Every time we welcome someone into our homes or circle of friends, it takes effort, even if they are the most appealing of persons. Sometimes it means setting aside some time so that the welcomed person is not alone. In other cases, it might mean changing the vibe or rhythm of the household. Every time a new person is included, things change.
This might be why we tend to like things to stay the way they are and we shy away from welcoming new people into our circle of trust and care. It might be even more difficult to welcome someone who seems to have nothing to offer but is only asking for something from you. Why should I do this if I am not getting anything out of it? Why would I upset the equilibrium of the status quo to welcome someone who seems to only take and never gives? The simple answer is because we are told to. Jesus did it and He asks us to do it. Hospitality and a welcoming spirit is the hallmark of a community who follows in the footsteps of Jesus. Or at least it should be!
What we notice in the reading from the Second Book of Kings is that Elisha is invited into an influential woman’s home. She has an eagerness for his company. They would eat and drink and they would enjoy each other’s company. Those initial steps of hospitality lead to an even greater invitation. She and her husband eventually offer not only a meal but also a place to stay and rest. Small choices of hospitality can lead to much greater things. We hear no mention of how they will be paid back or what they get in return, but they willingly open their doors and home to Elisha. These give us some hints about the meaning of the Gospel, “Whoever finds her life will lose it and whoever loses her life for my sake will find it.”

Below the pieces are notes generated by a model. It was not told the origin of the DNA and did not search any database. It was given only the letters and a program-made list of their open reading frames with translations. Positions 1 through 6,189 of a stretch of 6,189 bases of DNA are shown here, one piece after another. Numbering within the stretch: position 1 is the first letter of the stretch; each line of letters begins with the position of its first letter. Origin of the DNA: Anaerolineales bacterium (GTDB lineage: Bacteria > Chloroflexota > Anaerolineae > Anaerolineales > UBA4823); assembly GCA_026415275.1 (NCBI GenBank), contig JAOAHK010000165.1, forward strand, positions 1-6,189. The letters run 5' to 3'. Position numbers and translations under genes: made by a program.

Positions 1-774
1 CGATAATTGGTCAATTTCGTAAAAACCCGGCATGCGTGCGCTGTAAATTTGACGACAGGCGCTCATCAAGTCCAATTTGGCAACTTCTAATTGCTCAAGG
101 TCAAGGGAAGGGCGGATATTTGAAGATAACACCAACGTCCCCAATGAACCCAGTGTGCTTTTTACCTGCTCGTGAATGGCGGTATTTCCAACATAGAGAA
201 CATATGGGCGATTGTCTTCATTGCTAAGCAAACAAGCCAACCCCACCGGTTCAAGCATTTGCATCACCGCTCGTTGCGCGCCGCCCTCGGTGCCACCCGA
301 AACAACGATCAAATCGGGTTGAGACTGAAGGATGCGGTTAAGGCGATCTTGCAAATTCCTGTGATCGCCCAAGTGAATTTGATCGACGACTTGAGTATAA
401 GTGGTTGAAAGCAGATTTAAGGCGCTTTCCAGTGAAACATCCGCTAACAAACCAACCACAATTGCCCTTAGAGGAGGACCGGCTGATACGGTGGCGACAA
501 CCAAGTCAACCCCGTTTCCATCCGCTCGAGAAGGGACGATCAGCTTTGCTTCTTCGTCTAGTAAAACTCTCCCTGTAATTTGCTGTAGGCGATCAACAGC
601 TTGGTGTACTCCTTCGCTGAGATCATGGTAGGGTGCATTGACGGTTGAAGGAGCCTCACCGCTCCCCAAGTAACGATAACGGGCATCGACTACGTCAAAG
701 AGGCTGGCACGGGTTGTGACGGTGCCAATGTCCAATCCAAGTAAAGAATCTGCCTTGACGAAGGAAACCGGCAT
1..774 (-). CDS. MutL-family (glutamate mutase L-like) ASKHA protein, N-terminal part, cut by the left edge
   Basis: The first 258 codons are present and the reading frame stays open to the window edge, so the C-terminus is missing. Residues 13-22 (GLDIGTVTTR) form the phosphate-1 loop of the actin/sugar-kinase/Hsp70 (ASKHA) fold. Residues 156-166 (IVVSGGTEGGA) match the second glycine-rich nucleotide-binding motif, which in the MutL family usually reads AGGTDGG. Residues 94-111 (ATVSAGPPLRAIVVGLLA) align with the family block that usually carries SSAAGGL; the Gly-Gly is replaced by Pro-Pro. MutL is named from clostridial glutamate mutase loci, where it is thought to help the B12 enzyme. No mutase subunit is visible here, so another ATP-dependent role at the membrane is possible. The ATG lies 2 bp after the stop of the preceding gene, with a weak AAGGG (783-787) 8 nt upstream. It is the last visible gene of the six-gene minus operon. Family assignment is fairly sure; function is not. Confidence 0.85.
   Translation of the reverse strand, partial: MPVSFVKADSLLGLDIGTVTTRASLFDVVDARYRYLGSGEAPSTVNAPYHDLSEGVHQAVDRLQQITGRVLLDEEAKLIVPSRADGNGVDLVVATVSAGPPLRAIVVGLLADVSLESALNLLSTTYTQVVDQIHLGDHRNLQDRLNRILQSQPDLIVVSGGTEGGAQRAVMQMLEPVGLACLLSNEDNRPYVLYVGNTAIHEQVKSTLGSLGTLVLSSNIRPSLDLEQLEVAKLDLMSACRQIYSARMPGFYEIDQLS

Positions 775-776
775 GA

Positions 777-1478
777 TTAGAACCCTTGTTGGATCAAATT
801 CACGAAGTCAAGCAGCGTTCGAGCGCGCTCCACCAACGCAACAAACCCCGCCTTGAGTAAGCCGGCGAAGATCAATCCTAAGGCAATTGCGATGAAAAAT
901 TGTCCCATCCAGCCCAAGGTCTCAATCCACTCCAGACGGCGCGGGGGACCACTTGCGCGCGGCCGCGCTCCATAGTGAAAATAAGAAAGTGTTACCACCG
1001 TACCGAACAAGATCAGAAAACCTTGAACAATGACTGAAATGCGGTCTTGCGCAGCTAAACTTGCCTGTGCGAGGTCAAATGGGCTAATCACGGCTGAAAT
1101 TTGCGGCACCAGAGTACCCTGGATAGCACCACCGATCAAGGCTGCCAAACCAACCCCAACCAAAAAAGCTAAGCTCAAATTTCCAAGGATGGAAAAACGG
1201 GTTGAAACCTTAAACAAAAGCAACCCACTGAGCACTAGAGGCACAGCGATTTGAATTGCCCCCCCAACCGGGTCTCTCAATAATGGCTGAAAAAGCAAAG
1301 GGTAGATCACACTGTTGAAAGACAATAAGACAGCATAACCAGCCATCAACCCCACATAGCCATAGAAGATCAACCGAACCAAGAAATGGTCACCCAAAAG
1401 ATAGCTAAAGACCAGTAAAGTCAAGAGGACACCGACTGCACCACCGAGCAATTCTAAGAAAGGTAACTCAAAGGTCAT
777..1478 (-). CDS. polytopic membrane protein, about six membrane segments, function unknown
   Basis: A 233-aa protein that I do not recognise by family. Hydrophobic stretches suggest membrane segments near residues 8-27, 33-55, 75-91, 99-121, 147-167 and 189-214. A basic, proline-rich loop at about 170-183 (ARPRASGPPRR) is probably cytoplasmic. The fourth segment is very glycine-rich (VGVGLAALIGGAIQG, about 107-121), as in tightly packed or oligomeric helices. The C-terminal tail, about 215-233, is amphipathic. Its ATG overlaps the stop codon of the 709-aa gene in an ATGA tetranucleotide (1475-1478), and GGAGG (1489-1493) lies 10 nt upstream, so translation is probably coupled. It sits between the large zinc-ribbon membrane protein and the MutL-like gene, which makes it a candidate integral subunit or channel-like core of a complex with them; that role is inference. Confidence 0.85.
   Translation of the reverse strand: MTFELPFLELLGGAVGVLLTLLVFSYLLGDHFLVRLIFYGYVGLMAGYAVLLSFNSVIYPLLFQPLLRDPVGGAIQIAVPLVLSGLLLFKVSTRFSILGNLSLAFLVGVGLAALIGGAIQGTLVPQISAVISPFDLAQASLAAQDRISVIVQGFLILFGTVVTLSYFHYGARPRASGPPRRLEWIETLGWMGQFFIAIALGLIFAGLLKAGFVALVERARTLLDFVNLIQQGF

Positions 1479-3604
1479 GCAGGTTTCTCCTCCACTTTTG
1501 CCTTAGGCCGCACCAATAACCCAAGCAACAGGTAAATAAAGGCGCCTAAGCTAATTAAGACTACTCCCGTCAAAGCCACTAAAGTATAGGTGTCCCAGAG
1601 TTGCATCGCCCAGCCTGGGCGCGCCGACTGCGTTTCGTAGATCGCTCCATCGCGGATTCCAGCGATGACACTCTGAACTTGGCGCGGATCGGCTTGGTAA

This woman of influence mentioned in 2 Kings is willing to lose some portion of her life. She takes the opportunity to welcome a prophet which can be an unpredictable choice. She shares a meal and the company of the prophet, and it’s not just a one-time invitation. Elisha comes to believe that he is welcome in her home and can make himself comfortable. She eventually brings her husband into these acts of hospitality and together they lose more of themselves for Elisha. The story tells us that their willingness to lose their lives bore fruit in their family. This is another story of the giver getting so much more when there is a willingness to lose life for the sake of another.
Is there a willingness on your part to lose your life for the sake of another? We can take for granted that we would do that for those we love and for those we have some responsibility toward. But as Jesus would say, “do not even the pagans do that. What is so noteworthy about that?” How about losing some of your life for the prophet in your life? Who is that? Who is the one or ones who need a place to eat, a room to rest in and a family to find a home with? How can that happen for you and your family? Have you ever had a conversation among yourselves about your willingness to lose life for the sake of another? You never know. You might find your life in losing it!